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Constitution’s Islamic law clause called “a sword aimed at the neck of Christians.”

ICC Note: The ruling of Egypt ’s Supreme Administrative council is a milestone development for the right of Christians in that country.

July 6 Egypt (Compass Direct News) – Egypt ’s Supreme Administrative Court this week quashed a previous ruling that had denied Coptic citizens the right to regain their legal Christian identity, ordering a retrial on the hotly contested case.

The 45 Coptic plaintiffs and their supporters greeted the ruling with cheers and ululating trills echoing through the courtroom, declaring it a victory for “citizenship rights,” sources at the national weekly Watani told Compass.

The court stated that it had based its ruling on the legal opinion of the State Commissioners Authority, which noted that Egypt’s civil law contained no reference to ridda [abandoning Islam], which is punishable by death under Islamic law.

Held under tight security on Monday (July 2), the final appeal hearing was punctuated by heated arguments between lawyers, angry chants from Islamists crowding the courtroom and near fist fights at one point.

When defense lawyer Naguib Gabriel declared that Egypt should be a civil state, not an Islamic state, courtroom observers began to chant, “Islamic! Islamic! Egypt is an Islamic state!”

The evening before the awaited verdict, Gabriel appeared on the “Al-Ashira Misa’an” (“Ten O’Clock P.M.”) talk show on the satellite TV Dream channel. Quoting Article 2 of the Egyptian Constitution, which declares Islam the state religion and Islamic law the main source of legislation, Gabriel said this clause would always be “a sword aimed at the neck of Christians.”

The plaintiffs’ defense team of well-known Coptic lawyers included Mamdouh Ramzi, Ramses el-Nagar and Mamdouh Nakhla. When government lawyer Mansour Abdel-Ghaffar declared to the court that the converts to Islam who then wanted to return to Christianity were “manipulators of religion,” defense attorney Ramzi reminded the court of the Quranic verse declaring, “There is no compulsion in Islam.”

Both Ramzi and Nakhla emphasized “glaring discrimination” against Christians in regard to religious conversion. Although a Copt can be legally declared a Muslim in a matter of 24 hours, they said, a Muslim’s conversion to Christianity remains “next to impossible.”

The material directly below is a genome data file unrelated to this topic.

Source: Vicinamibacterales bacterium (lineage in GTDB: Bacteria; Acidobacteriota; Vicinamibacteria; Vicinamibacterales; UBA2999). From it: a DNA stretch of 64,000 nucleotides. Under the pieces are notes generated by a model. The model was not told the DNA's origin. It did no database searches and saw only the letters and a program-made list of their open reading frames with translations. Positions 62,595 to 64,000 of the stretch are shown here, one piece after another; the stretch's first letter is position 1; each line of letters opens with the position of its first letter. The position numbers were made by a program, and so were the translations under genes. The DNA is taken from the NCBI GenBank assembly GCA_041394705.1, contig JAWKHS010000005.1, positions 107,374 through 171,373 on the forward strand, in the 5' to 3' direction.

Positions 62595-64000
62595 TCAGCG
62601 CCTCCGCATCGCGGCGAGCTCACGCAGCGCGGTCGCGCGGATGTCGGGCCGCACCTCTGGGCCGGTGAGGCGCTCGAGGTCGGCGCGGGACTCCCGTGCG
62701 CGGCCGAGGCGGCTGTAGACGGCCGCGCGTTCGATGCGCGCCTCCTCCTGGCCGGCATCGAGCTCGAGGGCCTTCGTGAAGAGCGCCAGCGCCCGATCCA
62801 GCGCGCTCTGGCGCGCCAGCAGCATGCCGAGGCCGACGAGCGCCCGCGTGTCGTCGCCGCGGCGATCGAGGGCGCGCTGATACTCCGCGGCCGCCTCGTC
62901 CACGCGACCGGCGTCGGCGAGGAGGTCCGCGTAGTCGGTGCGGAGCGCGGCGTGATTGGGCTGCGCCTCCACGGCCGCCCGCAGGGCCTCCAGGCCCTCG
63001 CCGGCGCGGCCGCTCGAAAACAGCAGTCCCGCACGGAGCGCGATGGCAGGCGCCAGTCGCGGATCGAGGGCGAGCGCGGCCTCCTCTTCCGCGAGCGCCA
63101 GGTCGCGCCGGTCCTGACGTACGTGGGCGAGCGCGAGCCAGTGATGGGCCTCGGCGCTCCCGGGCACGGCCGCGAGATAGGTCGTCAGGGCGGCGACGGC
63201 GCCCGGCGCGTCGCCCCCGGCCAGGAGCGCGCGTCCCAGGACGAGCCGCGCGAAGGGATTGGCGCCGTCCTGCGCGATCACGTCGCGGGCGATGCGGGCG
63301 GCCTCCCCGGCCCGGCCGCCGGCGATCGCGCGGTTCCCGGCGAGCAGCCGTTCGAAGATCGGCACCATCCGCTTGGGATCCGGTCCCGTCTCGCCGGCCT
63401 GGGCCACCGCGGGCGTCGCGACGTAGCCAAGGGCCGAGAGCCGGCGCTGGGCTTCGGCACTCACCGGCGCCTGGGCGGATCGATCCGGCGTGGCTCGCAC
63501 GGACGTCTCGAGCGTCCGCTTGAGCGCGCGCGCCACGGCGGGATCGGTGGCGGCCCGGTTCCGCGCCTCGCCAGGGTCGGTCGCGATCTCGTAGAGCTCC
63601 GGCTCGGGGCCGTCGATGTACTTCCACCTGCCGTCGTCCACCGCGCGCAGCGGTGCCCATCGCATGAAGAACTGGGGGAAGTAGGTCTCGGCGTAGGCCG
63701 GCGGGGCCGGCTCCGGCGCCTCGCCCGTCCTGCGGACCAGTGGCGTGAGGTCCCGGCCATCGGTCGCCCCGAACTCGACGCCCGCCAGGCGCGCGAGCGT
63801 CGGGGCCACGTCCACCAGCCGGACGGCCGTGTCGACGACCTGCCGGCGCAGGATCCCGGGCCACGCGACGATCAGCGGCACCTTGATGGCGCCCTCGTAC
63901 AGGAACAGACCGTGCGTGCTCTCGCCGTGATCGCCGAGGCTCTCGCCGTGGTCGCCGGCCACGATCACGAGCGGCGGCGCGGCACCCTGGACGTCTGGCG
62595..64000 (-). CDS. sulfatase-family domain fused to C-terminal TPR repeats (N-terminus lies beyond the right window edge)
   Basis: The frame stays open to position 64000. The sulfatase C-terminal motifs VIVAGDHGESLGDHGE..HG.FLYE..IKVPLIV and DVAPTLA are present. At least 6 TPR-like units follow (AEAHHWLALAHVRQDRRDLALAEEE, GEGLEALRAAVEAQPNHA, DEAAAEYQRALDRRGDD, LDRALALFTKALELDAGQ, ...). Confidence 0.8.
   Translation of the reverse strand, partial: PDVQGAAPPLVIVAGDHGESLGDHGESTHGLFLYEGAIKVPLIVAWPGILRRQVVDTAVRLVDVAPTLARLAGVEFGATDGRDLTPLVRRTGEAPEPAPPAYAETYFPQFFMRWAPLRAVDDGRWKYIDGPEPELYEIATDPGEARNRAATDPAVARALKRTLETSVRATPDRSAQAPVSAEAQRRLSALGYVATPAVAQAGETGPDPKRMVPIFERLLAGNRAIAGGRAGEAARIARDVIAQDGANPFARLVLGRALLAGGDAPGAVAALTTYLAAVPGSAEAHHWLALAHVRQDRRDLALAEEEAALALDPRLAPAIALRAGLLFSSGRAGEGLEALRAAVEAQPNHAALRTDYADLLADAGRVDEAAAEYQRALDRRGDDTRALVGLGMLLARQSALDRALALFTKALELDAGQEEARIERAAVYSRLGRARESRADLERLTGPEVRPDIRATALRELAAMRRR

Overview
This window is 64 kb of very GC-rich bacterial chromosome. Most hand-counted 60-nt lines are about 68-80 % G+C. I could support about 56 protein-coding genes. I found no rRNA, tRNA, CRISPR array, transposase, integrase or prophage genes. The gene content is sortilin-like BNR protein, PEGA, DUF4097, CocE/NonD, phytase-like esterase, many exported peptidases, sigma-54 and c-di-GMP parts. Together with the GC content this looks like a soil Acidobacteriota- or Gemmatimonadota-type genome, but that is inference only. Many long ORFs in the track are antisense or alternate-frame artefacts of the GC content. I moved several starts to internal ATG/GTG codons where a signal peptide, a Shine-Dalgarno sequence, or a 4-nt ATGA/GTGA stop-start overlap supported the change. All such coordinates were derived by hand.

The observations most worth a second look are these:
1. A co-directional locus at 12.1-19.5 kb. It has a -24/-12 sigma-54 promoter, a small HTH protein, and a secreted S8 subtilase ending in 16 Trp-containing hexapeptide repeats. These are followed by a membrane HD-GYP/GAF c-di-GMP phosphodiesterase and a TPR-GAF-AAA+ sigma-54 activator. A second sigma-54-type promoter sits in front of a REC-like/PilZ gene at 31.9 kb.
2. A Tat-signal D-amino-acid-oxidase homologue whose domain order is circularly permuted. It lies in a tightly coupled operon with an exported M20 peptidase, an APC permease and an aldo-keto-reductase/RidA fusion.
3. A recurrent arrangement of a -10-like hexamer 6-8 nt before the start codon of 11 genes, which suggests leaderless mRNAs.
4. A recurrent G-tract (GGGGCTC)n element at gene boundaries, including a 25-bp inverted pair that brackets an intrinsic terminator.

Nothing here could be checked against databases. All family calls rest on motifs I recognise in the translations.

According to El-Nagar, this week’s ruling has established that the same legal principles apply to Muslim and Christian citizens alike. Because it applies “indiscriminately” to all conversion cases, the lawyer concluded, it thus obligates the Interior Ministry to change religious identities without the applicants having to take their cases to court.

During the initial appeal hearing on June 18, defense attorney Ramzi asked government lawyer Mazhar Farghali what he would do if a Muslim wished to convert to Christianity.

“I would cut his throat,” Farghali replied.

According to a report published July 1 by Watani, Farghali had insisted in his remarks that changing the religion category from Muslim to Christian “threatens public order.”

In response, El-Nagar expressed “amazement that correcting a mistake in one’s ID papers to reflect the true status of the holder . . . is described by the government’s attorney as ‘endangering public order’ instead of ‘defending public order.’”

El-Nagar had also pointed out that the nation’s laws restricting the right of religious conversion were clear violations of the international treaties that Egypt has signed.

Another state lawyer, Abdel Meguid al-Enani, had insisted that Islam was “a one-way road.” For a Muslim to leave Islam constituted “high treason,” he said.

“Just look,” Al-Enani had said, looking around the courtroom. “All the church is present here. It’s a conspiracy against Islam.”

The only Christian visitor to the courtroom was one Coptic priest.

Judge Essam Eddin Abdel-Aziz set September 1 for the case to be retried before the Supreme Administrative Court.

In an interview with the Middle East Times, El-Nagar predicted a “positive outcome” at the September hearing, declaring that this week’s ruling proved there was “still a window of freedom in Egypt .”